Shades Of Words


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Sidewalls


Sidewalls is a quirky indie Argentinian movie that explores the explosive and divisive nature of today’s metropolises on our life styles.  Directed by Gustavo Taretto, the film uses Buenos Aires, as the setting of the general delineation of the human culture.

Sidewalls’ two protagonists Martin and Mariana, provide semi-philosophical commentary to a mostly voice-over based narrative. Both represent the common dysfunctional state of being singles in a large city. Each lives in tiny apartment, suffers from new age phobias and is terribly lonely person in need of love, peace and companionship in a city of millions of people. “Sidewalls” examines multiple factors that have led to this compartmentalization of individuals from each other.  It lays the blame on 21st century metropolises with their daunting, congested and ever-changing skylines, making the city uglier every turn and the people living in them strangers to one another. It takes a look at the web of cables connecting the city,  but ironically making it’s inhabitants more isolated. For instance, Martin and Mariana live on the same block but never meet. Their first interaction is through a virtual chat room.

Mariana is an architect and Martin is a web designer, and through their eyes we see the beauty of the architecture of Buenos Aires. Mariana explains in the movie that Sidewalls are the ugly sides of the buildings that no one pays attention to, that have all the repair marks, have cracks or are covered with ugly adverting. I believe Taretto is trying to say that people are the “Sidewalls” to this fast paced life of the new world. They are the marginalized, ignored and  fractured remains of new millennium.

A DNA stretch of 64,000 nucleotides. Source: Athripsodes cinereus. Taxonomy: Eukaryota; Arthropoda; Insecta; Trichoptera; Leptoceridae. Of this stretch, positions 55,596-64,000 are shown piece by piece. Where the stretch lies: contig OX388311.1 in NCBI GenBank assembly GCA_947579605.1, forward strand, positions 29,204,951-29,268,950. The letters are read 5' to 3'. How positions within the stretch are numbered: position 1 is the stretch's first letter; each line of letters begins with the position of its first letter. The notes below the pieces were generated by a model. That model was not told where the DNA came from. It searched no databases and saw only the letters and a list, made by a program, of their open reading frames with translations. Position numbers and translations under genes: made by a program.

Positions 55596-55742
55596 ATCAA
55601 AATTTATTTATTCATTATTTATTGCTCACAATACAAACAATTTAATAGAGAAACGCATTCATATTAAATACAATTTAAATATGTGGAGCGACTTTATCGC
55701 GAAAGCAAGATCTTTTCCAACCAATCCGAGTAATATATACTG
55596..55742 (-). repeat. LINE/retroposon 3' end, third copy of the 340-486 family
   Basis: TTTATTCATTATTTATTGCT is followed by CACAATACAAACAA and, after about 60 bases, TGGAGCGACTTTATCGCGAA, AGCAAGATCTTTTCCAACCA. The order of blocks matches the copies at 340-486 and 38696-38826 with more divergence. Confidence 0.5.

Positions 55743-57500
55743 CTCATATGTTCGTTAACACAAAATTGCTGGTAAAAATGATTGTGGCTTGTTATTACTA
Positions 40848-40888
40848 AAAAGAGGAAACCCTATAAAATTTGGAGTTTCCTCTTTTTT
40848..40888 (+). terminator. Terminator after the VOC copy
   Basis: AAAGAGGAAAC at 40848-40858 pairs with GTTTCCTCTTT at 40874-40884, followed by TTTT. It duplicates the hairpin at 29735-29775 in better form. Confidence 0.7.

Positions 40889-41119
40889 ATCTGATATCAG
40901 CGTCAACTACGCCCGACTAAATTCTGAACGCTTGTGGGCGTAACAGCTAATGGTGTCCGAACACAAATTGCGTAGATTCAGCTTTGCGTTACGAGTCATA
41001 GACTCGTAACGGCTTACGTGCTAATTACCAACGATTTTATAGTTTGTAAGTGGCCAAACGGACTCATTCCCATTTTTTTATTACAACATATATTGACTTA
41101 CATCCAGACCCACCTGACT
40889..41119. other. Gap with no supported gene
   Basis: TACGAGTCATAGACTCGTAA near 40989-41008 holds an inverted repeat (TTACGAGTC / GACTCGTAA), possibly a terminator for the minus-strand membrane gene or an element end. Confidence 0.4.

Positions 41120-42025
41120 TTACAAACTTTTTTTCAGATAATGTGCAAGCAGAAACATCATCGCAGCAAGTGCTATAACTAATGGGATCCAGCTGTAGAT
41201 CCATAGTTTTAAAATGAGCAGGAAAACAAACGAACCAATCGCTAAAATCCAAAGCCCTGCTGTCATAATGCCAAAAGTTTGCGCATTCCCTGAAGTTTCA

The movie however, on a whole has a hopeful comical feel to it. Whether it’s Mariana ditching her date on the floor of a 20th floor apartment building, or Martin’s romance with his dog walker, you will find yourself smiling often.

I personally thought the movie lost steam in certain places and when I checked online I found that it was originally made as a short film. When it did really well, the producers went back and expanded which could explain why it was so slow sometimes.

It’s a bittersweet movie with solid performances from the leads Javier Drolas and Pilar Lopez and worthwhile watching once.

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Karthik Calling Karthik

After an excruciatingly painful first half of 60 minutes, which could have been shorter or craftier, the film really kicks in.  KCK is the story of Karthik (duh), a timid man, bullied around by everyone who gets much needed help by therapeutic phone calls from himself. As bizarre it may seem to be getting calls from himself, which have no existence on his phone records, he decides to go with the flow and trust the caller. His life turns around in a few weeks. But all good things come at a price, and when he accidentally lets slip the secret of his success, everything starts unraveling. It’s up to his girlfriend and his psychiatrist to figure out who is this mystery caller and is Karthik all right in his head. The execution of the second half of the movie is pretty good. If only the same effort and class was applied to the first half which is full of clichés, lame songs and over the top acting by both Farhan Akthar and Deepika Padukone. I have always like Akhtar, but he has some major dialogue delivery issues in this movie. For a role that was this emotionally intense, a good voice actor would have done a better job.